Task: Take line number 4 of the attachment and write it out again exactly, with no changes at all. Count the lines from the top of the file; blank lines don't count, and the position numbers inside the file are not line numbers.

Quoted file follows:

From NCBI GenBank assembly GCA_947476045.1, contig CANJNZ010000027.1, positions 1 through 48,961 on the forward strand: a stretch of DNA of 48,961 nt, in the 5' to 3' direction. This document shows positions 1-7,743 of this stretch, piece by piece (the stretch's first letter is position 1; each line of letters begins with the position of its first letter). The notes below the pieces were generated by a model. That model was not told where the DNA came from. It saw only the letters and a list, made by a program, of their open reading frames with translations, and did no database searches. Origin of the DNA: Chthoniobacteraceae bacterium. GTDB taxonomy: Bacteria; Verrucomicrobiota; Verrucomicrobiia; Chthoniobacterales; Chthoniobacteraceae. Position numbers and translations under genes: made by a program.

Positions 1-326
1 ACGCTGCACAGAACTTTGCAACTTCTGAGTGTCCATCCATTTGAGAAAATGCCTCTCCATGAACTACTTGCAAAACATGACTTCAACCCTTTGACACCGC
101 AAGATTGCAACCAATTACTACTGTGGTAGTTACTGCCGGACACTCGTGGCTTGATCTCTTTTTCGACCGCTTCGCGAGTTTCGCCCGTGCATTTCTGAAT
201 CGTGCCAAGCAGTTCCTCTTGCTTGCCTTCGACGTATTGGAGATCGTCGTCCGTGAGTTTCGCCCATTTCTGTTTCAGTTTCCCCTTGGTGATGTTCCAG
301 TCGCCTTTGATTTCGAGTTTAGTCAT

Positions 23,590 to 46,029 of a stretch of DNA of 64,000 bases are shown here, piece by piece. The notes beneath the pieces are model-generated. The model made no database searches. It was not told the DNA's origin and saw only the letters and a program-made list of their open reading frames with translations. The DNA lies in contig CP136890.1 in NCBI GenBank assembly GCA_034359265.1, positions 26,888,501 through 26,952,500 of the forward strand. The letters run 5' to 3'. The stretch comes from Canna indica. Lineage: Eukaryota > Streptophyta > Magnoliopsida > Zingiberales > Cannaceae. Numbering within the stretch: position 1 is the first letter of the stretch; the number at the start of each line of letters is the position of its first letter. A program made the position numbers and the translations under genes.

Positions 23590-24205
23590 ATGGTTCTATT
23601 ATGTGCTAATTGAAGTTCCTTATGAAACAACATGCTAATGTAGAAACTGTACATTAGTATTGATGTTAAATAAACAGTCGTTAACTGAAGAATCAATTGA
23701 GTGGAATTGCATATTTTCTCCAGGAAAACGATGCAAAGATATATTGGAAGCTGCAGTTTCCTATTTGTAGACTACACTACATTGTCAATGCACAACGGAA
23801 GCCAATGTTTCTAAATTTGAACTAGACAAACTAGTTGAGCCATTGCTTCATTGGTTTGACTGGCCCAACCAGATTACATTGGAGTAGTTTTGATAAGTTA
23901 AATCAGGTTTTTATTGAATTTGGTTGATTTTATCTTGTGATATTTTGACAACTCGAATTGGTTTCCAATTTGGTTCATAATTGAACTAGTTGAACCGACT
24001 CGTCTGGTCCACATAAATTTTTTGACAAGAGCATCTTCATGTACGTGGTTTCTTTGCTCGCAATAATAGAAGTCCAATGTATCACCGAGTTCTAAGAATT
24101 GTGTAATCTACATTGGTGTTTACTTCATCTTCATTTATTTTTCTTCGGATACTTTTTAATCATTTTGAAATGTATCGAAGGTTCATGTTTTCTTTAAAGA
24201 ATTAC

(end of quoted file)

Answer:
101 AAGATTGCAACCAATTACTACTGTGGTAGTTACTGCCGGACACTCGTGGCTTGATCTCTTTTTCGACCGCTTCGCGAGTTTCGCCCGTGCATTTCTGAAT